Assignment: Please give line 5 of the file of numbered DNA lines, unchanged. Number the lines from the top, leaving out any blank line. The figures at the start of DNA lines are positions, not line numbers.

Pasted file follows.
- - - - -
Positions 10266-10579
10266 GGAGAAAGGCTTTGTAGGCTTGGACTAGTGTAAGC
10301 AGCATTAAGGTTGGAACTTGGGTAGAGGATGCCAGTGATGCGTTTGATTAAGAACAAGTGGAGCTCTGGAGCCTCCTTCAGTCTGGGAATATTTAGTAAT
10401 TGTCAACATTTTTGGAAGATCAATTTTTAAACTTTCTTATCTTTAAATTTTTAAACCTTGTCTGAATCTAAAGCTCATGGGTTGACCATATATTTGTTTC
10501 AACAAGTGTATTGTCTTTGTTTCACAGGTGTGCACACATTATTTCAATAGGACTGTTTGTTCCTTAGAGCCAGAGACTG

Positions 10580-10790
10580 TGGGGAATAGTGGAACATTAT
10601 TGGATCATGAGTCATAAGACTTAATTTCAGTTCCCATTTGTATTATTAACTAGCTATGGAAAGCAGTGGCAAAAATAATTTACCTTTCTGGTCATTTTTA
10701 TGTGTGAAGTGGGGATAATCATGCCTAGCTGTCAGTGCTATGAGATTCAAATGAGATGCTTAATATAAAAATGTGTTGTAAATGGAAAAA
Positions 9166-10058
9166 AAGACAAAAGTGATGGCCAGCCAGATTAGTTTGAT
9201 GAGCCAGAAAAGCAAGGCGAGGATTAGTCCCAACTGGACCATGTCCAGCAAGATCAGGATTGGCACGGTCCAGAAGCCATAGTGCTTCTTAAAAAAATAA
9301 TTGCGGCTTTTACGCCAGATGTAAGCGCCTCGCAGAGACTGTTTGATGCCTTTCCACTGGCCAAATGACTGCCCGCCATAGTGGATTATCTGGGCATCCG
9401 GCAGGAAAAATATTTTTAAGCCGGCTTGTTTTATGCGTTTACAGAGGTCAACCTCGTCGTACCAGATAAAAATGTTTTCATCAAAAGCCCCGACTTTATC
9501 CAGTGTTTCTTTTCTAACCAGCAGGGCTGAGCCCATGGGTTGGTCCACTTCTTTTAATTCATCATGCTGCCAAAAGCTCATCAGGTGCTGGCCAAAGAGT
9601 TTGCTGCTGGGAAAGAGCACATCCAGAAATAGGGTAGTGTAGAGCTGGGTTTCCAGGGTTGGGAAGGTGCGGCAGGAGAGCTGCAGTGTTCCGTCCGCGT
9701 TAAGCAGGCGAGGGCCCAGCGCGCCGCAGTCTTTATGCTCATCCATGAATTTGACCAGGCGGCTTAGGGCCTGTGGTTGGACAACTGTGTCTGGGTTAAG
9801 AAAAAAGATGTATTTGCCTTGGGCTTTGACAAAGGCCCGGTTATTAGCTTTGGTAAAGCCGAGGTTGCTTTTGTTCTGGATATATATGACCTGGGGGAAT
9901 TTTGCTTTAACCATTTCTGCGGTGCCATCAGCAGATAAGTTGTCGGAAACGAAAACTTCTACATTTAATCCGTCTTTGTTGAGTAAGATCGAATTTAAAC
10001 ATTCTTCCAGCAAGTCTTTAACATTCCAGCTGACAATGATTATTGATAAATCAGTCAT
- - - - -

10501 AACAAGTGTATTGTCTTTGTTTCACAGGTGTGCACACATTATTTCAATAGGACTGTTTGTTCCTTAGAGCCAGAGACTG